Movie House of Worship: Glendale, California’s Alex Theatre

By  · Published on December 30th, 2012

“Movie House of Worship” is a regular feature spotlighting our favorite movie theaters around the world, those that are like temples of cinema catering to the most religious-like film geeks. This week, guest submitter Ethan Schaeffer shares one of his favorite theaters. His comments are those quoted. If you’d like to suggest or submit a place you regularly worship at the altar of cinema, please email our weekend editor.

Name: Alex Theatre

Location: 216 North Brand Boulevard, Glendale, CA
Opened: September 4, 1925, as a vaudeville and movie house called the Alexander. Reopened on December 31, 1993, as the Alex Theatre Performing Arts & Entertainment Center.

No. of screens: 1

Current first-run titles: none

Repertory programming: The Alex Theatre doesn’t play movies too often anymore, but when they do it’s usually repertory events. The last screening on the calendar appears to have been an annual Three Stooges showcase presented by the theater’s Alex Film Society (reportedly regularly attended by relatives of the Stooges). The titles shown were An Apache in Every Stake, Movie Maniacs, Pop Goes the Easel, Merry Mavericks and Three Little Pigskins. In October, just before Halloween, they showed Frankenstein Meets the Wolfman. In September, there was a centennial celebration of Chuck Jones with a festival programming of his work. Over the summer they showed family fare like E.T., The Princess Bride and The Neverending Story. As for future events, the Alex Film Society will hold a Billy Wilder tribute on February 16, 2013, with screenings of Some Like It Hot and Sunset Boulevard.

Special Events: Basically everything on the Alex Theatre’s calendar is a special event, from concerts to plays to screenings. Today, there’s a performance of Russia’s Jazz Ballet of Valery Tereshkin. Next month’s listings include a big band concert and a chamber orchestra performance. And in February they’re putting on Menopause: The Musical. As for major film events, there are still occasional movie premieres reminding us of the theater’s early history as a regular location for preview screenings. This fall, an indie production titled Crossroad held its debut there.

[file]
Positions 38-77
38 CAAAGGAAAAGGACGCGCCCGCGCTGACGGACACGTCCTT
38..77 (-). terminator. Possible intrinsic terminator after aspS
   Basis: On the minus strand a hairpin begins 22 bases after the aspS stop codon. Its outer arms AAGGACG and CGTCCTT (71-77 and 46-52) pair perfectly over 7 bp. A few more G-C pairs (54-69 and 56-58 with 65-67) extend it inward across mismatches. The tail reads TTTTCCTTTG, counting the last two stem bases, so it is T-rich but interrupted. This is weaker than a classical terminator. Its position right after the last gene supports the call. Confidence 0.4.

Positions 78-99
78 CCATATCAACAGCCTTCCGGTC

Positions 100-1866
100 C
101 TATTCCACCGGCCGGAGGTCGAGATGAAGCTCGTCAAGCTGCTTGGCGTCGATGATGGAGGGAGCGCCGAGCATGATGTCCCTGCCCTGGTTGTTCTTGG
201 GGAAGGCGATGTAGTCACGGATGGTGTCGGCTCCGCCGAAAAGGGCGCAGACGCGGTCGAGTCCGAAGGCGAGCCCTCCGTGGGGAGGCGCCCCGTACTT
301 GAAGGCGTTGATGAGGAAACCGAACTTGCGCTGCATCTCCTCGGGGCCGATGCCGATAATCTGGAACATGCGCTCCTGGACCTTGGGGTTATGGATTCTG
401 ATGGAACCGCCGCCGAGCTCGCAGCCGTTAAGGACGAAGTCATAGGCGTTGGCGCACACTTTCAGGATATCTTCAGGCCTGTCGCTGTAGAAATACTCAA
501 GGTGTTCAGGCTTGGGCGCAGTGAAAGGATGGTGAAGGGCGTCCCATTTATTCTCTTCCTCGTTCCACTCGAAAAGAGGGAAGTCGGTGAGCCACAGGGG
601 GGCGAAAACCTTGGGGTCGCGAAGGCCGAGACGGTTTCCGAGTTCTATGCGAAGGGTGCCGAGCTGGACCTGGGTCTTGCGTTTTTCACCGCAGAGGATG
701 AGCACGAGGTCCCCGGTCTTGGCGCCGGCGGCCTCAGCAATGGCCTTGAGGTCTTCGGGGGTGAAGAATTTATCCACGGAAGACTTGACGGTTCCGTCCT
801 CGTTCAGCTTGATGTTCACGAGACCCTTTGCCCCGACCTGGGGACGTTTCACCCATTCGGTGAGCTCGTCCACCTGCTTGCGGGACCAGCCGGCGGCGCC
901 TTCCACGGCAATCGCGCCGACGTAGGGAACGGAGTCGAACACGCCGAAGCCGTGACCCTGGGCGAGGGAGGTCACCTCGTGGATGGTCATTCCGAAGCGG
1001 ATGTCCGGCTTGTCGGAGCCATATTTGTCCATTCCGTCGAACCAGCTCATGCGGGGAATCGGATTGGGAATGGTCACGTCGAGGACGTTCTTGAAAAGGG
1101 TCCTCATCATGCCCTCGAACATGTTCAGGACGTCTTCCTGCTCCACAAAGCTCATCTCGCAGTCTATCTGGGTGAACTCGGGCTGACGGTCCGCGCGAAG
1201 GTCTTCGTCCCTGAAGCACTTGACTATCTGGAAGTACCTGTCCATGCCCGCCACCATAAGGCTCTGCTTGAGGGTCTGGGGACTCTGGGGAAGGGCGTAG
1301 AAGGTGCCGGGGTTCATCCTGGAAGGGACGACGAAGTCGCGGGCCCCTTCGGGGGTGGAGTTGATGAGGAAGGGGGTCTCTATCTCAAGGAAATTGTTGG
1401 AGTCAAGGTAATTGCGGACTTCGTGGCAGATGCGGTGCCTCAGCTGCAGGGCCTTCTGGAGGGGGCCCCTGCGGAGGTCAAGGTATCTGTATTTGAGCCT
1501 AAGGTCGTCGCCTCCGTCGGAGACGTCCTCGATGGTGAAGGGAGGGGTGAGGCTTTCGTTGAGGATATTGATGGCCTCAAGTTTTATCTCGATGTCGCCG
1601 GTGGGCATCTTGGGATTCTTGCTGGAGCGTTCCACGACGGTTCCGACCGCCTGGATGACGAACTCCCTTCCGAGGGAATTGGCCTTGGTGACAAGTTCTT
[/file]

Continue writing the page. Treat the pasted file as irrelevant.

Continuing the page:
Why I worship here: ”I like this theater, but I don’t get to attend it often because it’s used for more than just movies. They don’t show movies frequently, and they don’t show as many movies that I’m interested in. They have a Three Stooges marathon and a Marx Brothers marathon on a yearly basis though. It’s a real treat. The theater’s built in the same vein as the Egyptian Theater. Ticket booths out front with a great movie theater sign up top. You purchase your ticket and walk down a long open patio before making it to the actual theater. It’s got a mezzanine section as well.”

Recent screening of note: ”I went to see the original King Kong there. Before the movie, someone came out to throw out a few facts, before asking how many people had seen the film previously. A number of us raised our hands. He then asked if anyone had seen it during its original theatrical release. One hand went up. There was one woman who came to see the film who had gone and seen it in the same theater over seventy years earlier.”

Devotion to the concessions: The only mention of concessions on the Alex Theatre website is on listings for the summer movie series, which notes that popcorn and bottled water are available and allowed in the auditorium. It’s assumed that most events don’t allow food inside, but there is a concession stand/bar typical of the sort found at theaters presenting live events.

Last word: The main appeal of the Alex Theatre today for us worshippers of the movie gods is its history. It’s another cathedral of cinema that’s more landmark than regular house of worship. So, here’s some more history about this beautiful building: “From the late 1920’s through the 1950’s, the Alex Theatre served as a preview house for major Hollywood releases and community events attracting the glamorous stars of the time from Hollywood. In 1940 in an effort to extend the glamour of the theatre out to Brand Boulevard, architect S. Charles Lee, a designer of over 400 movie houses, created a 100-foot tall Art Deco neon tower with a spiked starburst at the top. Integral to his design were the three dimensional marquee, outdoor ticketing kiosk, and the decorative terrazzo floor crested in bright tropical colors that were all restored as part of the restoration project.”

Christopher Campbell began writing film criticism and covering film festivals for a zine called Read, back when a zine could actually get you Sundance press credentials. He's now a Senior Editor at FSR and the founding editor of our sister site Nonfics. He also regularly contributes to Fandango and Rotten Tomatoes and is the President of the Critics Choice Association's Documentary Branch.